Equally if the judge really thinks the volunteer should be protected; take the example that started this debate of a person confident in the use of O2 but without a current certificate. Putting aside the chances of such a case ever getting before a court are virtually zero, assume that it does. The judge may be faced with the fact that the volunteer provisions can’t apply as the person went outside the instructions of their agency (Civil Liability Act 2002 (NSW) s 64) but if the judge thinks ‘but this person was trying really hard to help and the plaintiff’s being unreasonable’ he or she may well be prepared to say that even if they were not acting as part of the RFS, they were acting as a ‘good Samaritan’. If, on the other hand, the member’s conduct was wholly unreasonable and dangerous (eg my tracheotomy) example the judge may well be willing to find that neither protection applies. In short the sections are so badly drafted and inconsistent (and unnecessary) a judge could pretty well use them to come to whatever conclusion he or she wanted to.
That doesn’t detract from my key point that the good Samaritan provisions do not say that if one goes outside one’s training the protection is lost. As I argue I think it is axiomatic that that is not the case, otherwise the sections would have no work to do. It could be argued that ‘good faith’ (as used in s 57) but that is not, in my view, correct. Remember that the Ipp Review summarised the law and why this clause wasn’t necessary. Without a ‘good Samaritan’ clause a person who chose to intervene need only do what was reasonable taking into account all the circumstances and their training. The good Samaritan clause was intended to make the law less, not more restrictive, so it’s changed the standard to ‘good faith’ – an honest effort to help the patient. If that meant ‘only do what you are trained to do’ a person with no training should do nothing, but doing nothing is exactly want the legislature wanted to avoid. They want people not to be afraid to try and help. Now a person who’s never seen an O2 system is unlikely to try and use it but someone who is familiar with it may well think ‘this is better than nothing’. That’s the sort of conduct the parliament wanted to encourage (remembering too that the Ipp Review said that given the common law, such a provision was unnecessary). So I’m confident that ‘good faith’ in the good Samaritan provisions of the Civil Liability legislation does not mean ‘do only what you are trained to do and no more’. On the other hand, if you are well trained and no the limitations and contra-indications of treatment, your good faith decision may well be to stick to the training and no more because you have a better understanding of the risks.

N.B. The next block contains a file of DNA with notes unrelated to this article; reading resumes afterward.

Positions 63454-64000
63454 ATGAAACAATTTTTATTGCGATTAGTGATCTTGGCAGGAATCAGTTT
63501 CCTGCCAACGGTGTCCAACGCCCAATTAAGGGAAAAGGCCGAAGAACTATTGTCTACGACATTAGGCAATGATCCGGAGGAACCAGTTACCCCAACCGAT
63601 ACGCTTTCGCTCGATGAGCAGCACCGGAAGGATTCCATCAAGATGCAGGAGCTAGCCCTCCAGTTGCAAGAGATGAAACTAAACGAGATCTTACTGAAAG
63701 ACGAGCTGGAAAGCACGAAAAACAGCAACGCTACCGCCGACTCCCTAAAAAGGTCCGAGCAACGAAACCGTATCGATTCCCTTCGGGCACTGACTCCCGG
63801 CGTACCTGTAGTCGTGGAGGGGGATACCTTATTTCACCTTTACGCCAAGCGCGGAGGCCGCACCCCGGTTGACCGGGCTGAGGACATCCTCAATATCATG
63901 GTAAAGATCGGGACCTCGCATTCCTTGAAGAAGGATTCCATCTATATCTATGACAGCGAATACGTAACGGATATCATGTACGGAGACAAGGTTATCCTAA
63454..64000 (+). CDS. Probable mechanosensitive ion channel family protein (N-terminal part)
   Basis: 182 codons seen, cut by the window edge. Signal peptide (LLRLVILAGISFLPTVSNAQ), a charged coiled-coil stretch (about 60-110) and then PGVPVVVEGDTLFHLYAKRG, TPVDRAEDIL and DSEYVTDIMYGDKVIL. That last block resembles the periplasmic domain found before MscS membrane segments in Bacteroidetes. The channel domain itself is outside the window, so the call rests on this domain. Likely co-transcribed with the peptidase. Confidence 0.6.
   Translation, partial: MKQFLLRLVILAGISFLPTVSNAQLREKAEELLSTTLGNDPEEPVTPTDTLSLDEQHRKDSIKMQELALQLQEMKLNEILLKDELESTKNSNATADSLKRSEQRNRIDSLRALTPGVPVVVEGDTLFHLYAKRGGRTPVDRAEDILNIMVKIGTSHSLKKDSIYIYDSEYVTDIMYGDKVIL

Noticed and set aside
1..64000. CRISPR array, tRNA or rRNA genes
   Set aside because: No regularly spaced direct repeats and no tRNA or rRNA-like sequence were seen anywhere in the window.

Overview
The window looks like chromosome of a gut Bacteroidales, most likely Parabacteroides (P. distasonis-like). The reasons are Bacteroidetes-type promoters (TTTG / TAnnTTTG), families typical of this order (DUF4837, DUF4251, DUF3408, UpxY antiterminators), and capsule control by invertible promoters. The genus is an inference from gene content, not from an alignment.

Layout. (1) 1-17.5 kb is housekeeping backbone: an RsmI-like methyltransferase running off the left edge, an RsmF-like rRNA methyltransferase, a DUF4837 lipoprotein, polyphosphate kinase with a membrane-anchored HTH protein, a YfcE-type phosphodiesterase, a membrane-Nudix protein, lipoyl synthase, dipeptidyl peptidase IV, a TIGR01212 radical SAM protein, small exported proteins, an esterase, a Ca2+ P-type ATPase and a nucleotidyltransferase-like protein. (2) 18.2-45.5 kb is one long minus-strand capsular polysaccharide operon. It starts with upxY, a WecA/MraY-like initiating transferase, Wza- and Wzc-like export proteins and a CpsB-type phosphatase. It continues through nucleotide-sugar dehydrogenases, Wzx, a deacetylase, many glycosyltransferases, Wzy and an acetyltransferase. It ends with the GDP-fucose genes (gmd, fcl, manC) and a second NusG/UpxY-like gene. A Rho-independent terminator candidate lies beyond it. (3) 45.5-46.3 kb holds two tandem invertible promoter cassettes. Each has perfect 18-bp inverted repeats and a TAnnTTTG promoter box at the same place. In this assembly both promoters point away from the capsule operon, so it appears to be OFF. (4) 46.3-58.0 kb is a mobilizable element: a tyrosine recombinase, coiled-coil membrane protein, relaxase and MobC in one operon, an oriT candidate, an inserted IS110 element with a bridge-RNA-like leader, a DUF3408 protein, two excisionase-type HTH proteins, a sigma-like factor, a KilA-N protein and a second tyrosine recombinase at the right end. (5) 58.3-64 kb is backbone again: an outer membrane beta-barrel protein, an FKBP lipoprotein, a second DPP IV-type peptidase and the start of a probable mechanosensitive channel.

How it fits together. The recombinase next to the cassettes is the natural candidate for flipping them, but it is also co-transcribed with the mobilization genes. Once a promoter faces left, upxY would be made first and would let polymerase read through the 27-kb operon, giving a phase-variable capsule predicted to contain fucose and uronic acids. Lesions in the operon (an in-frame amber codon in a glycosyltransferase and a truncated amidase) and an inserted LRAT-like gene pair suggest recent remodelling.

I do agree that the WHS reference is irrelevant. First WHS laws and regulations do not say, as a general rule ‘If you are not trained in a piece of equipment used in fulfilling a role in a workplace you are not allowed to use it’. The WHS Acts say that the PCBU must take reasonable steps to ensure the health and safety of workers (including volunteers) and that the actions of the PCBU (and its staff) do not expose others to risks to their health and safety. What is reasonable depends on a myriad of factors so one has to consider, first, what are the risks. There are risks in using oxygen, including that some people may have a condition that makes intensive O2 therapy dangerous, and using oxygen can pose a fire risk. But does a person who is experienced or confident in its use, but who does not have a ticket, expose someone to an unreasonable risk if they use 02 in an emergency? Probably not and it’s not going to be something that particularly attracts the attention of WorkCover.
It’s not correct that WHS laws don’t apply in an emergency, what is the case is that the question of what is ‘reasonably practicable’ (Work Health and Safety Act 2011 (NSW) s 18) is a fluid concept that takes into account all the circumstances. Something that the common law did too, but the good Samaritan provisions do not – remember they don’t require ‘reasonable’ conduct, just ‘good faith’.
This discussion started with my correspondent saying “At a recent Advanced Resuscitation Techniques (ART) course in NSW we were advised that a person without a current ART certification would receive no protections under the Good Samaritan Act if they were to treat a casualty using oxygen equipment and that casualty was to subsequently sue them.” I think instructors use this ‘card’ far too often – if you do what we say you will be legally protected and goodness and light will follow you; but if you deviate by one iota you will be sued and you will be on your own. It’s just not true. First how or why would someone sue because a person used oxygen? Even if they had a condition, such as they were receiving chemotherapy that meant high flow oxygen was a problem (http://www.medscape.com/viewarticle/760766_5) the difficulties in suing would be insurmountable, with or without those provisions.